In the paragraph about “reducing costs” and “cost effectiveness”, there is shift in the introduction’s focus from describing student views of feedback. The authors make a brief link between students’ views about feedback development with students’ understanding about cost to outline that students’ have a limited view of the relevant factors related to their education in order to offer constructive feedback. To enhance the introduction, the authors may wish to consider defining the terms ‘feasibility’ and ‘cost effectiveness’ and make the relationship among these concepts and student feedback stronger.

The aim of the study was state as an examination of how students’ understand of feedback, however, the analysis was focused on examining the feasibility and cost-effectiveness of the positive and negative views described by students. It would be helpful to present the research question so the link between the aim and the methods can be better understood by the reader.

In the data collection section, the authors note that a second question was added later in the data collection process. It would be helpful to know many students provided responses to questions 1 and 2.

To increase the trustworthiness of the data analysis procedures, it would be helpful for the authors to describe who conducted each round of coding and what assumptions they brought with them to this process. The authors might also consider describing how they applied the concepts of feasibility and cost-effectiveness to analyse their data and what steps they took to develop the core concepts from the positive and negative themes.
It is customary when presenting findings from qualitative analysis to describe all of the themes to allow the reader to judge the appropriateness of the interpretation of the data.
The authors may wish to consider reporting all of their findings and supporting each theme with two or three representative quotations from participants. In this way, the reader will be able to decide if the theoretical themes are relevant to informing the research question or not.
The authors might also like to consider how the paragraph about reflexivity could be strengthened. The discussion about reflexivity might be enhanced if specific decisions that the researchers made in the design and execution of their project were described earlier in the article.

At the end of this article, I am wondering how the authors may have used the finding from this study to inform the feedback collection and use practices in their institution. The authors may want to consider looking at feedback from a systems point of view. The work of work of Liz Malloy and David Boud might stimulate their thinking (For example see: Boud D. Feedback: Ensuring that it leads to enhanced learning. Clin Teach. 2015. 12(1), 3-7. Boud D. Molloy E. (Eds.). Feedback in higher and professional education: understanding it and doing it well. Routledge. 2013.). I look forward to reading about the next steps the authors take in addressing students’ understanding of the feasibility and cost-effectiveness of their feedback.
Tan Nguyen - (10/02/2019) Panel Member Icon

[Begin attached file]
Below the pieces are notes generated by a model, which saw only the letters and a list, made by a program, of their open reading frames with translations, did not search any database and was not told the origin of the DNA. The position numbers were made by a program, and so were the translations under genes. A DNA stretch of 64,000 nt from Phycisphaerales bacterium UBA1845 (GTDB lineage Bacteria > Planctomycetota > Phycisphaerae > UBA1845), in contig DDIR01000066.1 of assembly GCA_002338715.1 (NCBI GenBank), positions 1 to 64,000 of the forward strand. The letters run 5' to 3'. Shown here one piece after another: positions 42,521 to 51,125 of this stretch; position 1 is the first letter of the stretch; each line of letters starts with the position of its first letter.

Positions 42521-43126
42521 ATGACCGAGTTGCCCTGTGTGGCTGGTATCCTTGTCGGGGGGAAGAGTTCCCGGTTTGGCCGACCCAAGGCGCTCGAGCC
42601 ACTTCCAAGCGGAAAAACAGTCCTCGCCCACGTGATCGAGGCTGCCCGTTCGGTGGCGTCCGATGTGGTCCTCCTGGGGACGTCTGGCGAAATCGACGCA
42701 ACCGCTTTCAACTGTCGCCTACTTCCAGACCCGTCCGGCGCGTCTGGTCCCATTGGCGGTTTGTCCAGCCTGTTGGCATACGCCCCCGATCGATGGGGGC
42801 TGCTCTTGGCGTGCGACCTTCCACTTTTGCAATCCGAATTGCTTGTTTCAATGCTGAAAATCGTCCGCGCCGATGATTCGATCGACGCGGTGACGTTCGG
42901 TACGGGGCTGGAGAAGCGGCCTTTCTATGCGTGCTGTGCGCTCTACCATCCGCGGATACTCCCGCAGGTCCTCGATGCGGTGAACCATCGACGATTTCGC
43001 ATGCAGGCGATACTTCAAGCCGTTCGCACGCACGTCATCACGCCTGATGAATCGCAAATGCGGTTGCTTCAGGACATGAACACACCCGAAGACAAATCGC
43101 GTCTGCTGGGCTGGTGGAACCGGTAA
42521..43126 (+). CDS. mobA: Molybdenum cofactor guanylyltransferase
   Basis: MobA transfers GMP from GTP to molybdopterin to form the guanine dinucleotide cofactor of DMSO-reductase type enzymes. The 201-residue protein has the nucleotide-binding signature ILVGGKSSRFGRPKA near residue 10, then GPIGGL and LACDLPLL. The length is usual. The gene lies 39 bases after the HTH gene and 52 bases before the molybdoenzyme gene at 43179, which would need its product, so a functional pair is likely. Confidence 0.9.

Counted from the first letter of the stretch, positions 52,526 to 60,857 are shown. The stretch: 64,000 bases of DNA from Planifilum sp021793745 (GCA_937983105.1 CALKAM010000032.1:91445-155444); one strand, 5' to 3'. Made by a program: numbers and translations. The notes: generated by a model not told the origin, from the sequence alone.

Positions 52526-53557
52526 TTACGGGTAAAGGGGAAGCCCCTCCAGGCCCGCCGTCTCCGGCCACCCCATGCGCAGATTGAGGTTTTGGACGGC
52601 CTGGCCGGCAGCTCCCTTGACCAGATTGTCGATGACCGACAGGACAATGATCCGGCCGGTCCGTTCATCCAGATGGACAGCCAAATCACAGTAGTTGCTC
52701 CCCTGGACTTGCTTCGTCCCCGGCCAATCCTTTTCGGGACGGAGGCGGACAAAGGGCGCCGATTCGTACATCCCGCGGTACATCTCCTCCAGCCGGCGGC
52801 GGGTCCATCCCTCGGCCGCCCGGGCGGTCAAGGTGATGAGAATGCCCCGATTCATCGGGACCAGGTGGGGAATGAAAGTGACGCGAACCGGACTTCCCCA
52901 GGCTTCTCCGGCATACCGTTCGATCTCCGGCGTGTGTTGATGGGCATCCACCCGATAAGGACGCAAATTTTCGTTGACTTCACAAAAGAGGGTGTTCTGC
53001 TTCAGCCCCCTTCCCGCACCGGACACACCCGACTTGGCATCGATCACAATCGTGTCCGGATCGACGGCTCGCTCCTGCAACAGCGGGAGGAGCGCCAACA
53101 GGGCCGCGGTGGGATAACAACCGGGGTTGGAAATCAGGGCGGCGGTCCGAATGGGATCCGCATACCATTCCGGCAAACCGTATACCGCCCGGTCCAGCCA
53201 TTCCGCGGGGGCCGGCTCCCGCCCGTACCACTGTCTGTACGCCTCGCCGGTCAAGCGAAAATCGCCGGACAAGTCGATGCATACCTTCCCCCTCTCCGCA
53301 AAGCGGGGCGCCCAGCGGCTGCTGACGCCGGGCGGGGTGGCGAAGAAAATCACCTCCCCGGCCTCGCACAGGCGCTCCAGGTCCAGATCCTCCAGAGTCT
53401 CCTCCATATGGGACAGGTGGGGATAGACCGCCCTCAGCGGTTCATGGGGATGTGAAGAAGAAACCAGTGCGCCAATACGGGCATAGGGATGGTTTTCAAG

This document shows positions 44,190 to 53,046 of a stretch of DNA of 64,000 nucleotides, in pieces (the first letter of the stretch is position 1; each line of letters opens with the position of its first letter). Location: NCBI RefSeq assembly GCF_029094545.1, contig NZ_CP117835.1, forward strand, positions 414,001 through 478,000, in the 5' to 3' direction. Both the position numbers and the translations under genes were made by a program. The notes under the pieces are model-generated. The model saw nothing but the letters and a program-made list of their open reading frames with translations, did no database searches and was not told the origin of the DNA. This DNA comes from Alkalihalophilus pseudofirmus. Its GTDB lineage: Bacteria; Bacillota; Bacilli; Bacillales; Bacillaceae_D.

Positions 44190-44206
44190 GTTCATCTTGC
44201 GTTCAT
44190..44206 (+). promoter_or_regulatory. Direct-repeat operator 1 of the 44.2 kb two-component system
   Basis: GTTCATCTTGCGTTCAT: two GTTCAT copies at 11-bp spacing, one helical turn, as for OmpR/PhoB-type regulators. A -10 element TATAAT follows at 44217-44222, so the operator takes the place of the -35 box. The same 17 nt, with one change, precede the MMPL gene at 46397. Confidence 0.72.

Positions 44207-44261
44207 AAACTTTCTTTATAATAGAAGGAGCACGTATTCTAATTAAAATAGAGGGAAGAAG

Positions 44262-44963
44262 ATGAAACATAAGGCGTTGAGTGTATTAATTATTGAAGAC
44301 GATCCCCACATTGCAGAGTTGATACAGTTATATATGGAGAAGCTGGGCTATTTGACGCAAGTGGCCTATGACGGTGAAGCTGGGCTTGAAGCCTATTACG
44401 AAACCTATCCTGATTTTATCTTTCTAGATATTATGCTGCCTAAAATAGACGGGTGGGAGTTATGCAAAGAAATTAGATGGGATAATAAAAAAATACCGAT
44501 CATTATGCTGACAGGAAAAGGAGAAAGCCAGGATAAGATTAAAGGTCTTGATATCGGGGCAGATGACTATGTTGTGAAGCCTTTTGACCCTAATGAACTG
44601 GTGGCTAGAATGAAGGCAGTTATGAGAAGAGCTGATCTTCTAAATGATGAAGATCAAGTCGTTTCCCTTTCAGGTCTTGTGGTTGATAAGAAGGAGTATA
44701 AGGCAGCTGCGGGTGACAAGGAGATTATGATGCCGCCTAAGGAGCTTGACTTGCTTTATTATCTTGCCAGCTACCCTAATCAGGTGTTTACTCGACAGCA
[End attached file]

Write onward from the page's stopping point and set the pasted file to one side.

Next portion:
This paper has a major limitation in its interpretation as noted by the previous review. The use of data that arose from only two questions cannot adequately inform about the students' view on the cost of feedback systems and does not robustly support the Take Home Messages. The term "cost-effectiveness" is confusing, primarily because the cost of current feedback systems has not been stated, which provides a reference for comparison. In addition, how the effectiveness of the feedback is also very difficult to determine quantitatively. There is also likely cognitive dissonance between what is good feedback and what is not between students and tutors.
Gerens Curnow - (08/02/2019)
Thank you for submitting this article on the topic of student's perception of feedback, especially as relates to the costs incurred in providing it. This paper is unique (as far as I can see) in that it aims to investigate the learner's awareness of the costs and practicalities involved in providing high-quality feedback.

While this paper may demonstrate the need to engage students more with the costs involved in providing feedback, I feel it is fundamentally flawed in that the two questions asked, i.e. what's the biggest problem with the feedback you receive and what are the best bits about it, do not inherently lend themselves to students reporting the reasons why these problems may exist. A student who has studied Medical Education with a PhD thesis in feedback provision could conceivably answer both questions thoroughly without mentioning the potential limitations on the side of the organisation (i.e. cost, staffing etc), since these are not explicitly asked, or even implicitly asked.

Further, I feel the study itself is written from a strongly biased position, not in keeping with the requirements of good qualitative research. The starting point clearly appears to be that feedback cannot be improved without incurring significant cost to the organisation. I don't feel this is acknowledged within the article and is not necessarily in keeping with the current literature (e.g. Bartlett, M., Crossley, J. and McKinley, R. (2016)

Overall I think this study will be interesting to those looking to understand student perceptions of feedback, but does not strongly support the argument that students are unaware of the potential costs incurred in improving the quality and quantity of feedback.